June 19, 2024

Keeping Media and Government Accountable.

Johnson County execs ‘puzzled’ about sales tax decline, but keep spending more

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Sales tax revenues are down, and Johnson County officials are waiting for the courts to determine the fate of several big-box retailer’s tax appeals. But instead of looking for ways to control spending, they are considering a 2020 budget that boosts spending by about $115 million over this year’s estimate.

At a hearing for the Johnson County 2020 budget, commissioner Mike Brown said the county is looking at a potential shortfall down the road.

“As we continue the deliberations about what we’re doing here, the taxpayer is taxed out,” he said. “They’re tapped. And they’re tired of us consistently pushing the envelope. When you’re looking at a potential shortfall, how can we sit here and push forward?”

The proposal doesn’t increase property tax rates, but assessed valuations increased by 5.5% countywide, which means most property owners will pay more in taxes. And that’s on top of a 5.5% property tax increase this year, while inflation has consistently been below 2%.

Meanwhile, county sales tax revenues are down compared to last year. Between January and July of 2018, the county collected a little more than $102 million in sales tax revenue. During the same period this year, the county collected a little more than $100 million, a 2% decline.

The Kansas City Star reported that local officials are baffled since the national economy is booming, unemployment is near record lows, and the tax base is growing. However, as Kansas Policy Institute economist Michael Austin points out, “Kansans are dealing with their third consecutive year of state income tax hikes… and tax increases take a big bite out of Kansas shopping.” (KPI owns The Sentinel.)

Johnson County Commissioner Mike Brown

And according to Brown, another of the county’s looming revenue challenges–the way Johnson County’s appraiser assessed big-box retailers– is also taking a bite out of shoppers’ wallets. In a Facebook post, the Sixth District commissioner said former county appraiser Paul Welcome used a “gimmick designed to wring more dollars out of retail properties.” 

Johnson County is ground zero in a “dark story theory” assessment controversy, an ongoing legal and legislative debate about how big-box retailers are assessed. The county changed its valuation methodology for big-box retailers in 2016, causing some assessments of retailers like Target and Walmart to more than double. The retailers challenged their valuations, and the court cases are not yet fully litigated. To date, however, the county has lost five consecutive big-box property appeals.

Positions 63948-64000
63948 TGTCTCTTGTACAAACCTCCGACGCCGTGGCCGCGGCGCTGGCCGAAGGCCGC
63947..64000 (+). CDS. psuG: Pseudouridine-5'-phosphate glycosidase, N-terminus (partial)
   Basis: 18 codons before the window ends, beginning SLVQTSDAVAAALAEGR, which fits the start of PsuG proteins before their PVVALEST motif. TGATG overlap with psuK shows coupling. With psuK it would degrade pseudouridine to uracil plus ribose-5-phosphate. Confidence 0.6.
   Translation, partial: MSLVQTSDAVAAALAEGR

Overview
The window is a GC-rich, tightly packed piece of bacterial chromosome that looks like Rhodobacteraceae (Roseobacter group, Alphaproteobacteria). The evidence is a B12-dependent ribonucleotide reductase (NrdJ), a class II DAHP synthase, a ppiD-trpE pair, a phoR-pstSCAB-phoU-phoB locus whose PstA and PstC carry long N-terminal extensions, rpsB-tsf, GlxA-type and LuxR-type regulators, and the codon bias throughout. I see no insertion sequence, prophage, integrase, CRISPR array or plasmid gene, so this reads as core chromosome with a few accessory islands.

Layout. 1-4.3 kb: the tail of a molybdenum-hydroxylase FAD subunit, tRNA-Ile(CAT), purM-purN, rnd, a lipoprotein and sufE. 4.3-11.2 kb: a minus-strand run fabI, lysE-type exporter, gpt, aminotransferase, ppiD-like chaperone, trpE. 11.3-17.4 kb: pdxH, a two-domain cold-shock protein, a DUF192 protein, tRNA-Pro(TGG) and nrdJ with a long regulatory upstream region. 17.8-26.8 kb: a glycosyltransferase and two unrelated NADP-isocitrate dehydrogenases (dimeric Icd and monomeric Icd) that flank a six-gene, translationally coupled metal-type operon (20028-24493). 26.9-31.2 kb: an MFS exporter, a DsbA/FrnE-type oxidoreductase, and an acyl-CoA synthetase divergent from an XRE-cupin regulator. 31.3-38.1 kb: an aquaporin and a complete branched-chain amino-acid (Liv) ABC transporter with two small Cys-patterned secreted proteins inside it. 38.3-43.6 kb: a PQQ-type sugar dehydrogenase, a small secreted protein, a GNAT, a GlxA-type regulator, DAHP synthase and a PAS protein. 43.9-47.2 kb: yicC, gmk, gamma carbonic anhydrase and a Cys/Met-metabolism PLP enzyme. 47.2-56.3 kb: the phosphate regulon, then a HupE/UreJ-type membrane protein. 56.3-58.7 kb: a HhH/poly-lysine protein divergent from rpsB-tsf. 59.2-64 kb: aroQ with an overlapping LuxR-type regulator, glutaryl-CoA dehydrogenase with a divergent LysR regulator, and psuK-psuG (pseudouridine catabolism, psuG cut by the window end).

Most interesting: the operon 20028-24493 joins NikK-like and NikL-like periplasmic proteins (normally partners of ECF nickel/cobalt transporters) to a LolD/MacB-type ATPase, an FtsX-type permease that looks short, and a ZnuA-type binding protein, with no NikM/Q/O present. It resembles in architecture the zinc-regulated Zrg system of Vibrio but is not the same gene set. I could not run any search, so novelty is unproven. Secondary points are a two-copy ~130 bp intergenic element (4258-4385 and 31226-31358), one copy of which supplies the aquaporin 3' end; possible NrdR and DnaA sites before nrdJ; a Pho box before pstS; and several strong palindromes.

Those property tax hikes based on massive increases in assessment values are built into the price of everything consumers buy in Johnson County big box stores, Brown says.

“My greatest concern with the evaluation method used by a previous county appraiser is it intentionally masked the true cost of our ever-expanding government occurring at every level,” he wrote on his Facebook page. “And the cost is hidden in every banana, t-shirt, and tire so you can’t see the cost of our massively expanding government.”

The proposed 2020 budget includes expenditures of up to $937 million and $322.7 million for county reserves. It increases the county’s payroll by 59 full-time employees. The additional staffing includes two new employees for the district attorney’s office, seven new employees for the sheriff’s department, and four additional employees in mental health.

Several people who attended the public budget hearing praised the commission for proposals to increase spending on mental health.

In a memo to commissioners, county manager Penny Postoak Ferguson says the county faced tremendous challenges over the last decade, thanks to the recession of 2008 and 2009. She said if the county had added employees commiserate with population growth, Johnson County would employ 638 more people.

“Clearly we are doing more with less,” she wrote.

County officials may feel they don’t have enough employees, but the budget reflects big payroll increases.  The Personal Services line shows pay and benefits jumped 30% between 2008 and 2018, while inflation was 14%.  The county’s budget for 2020 is 13% higher than 2018 actual, with inflation running less than 2% annually.

Counties and cities may be required to do with much less if big-box retailers continue to rack up wins in the court.

Overland Park city manager Bill Ebel told the Star he estimates the string of county court losses could reduce Overland Park’s property tax revenues by as much as 30%. “That is a scenario that is catastrophic, in my opinion, to the city,” Ebel told the Kansas City daily.

Ebel provided no justification for his claim, however.

Still, the Johnson County commission should prepare for that possibility, according to Brown.

“Now here we are, peering into the abyss and regardless of what anyone in county government may believe could or should happen, this decision will be made by a judge,” he wrote on his Facebook page. “The county should have spent precious time planning for a worst-case scenario, but unfortunately and predictably, that planning did not occur. Panic and finger-pointing will begin as the inevitable is becoming unavoidable.”

County commissioners will vote on the budget proposal during their regularly scheduled meeting Aug. 8. If approved, it becomes effective on Jan. 1, 2020. By statute, all Kansas counties and cities must adopt a budget by Aug. 25.

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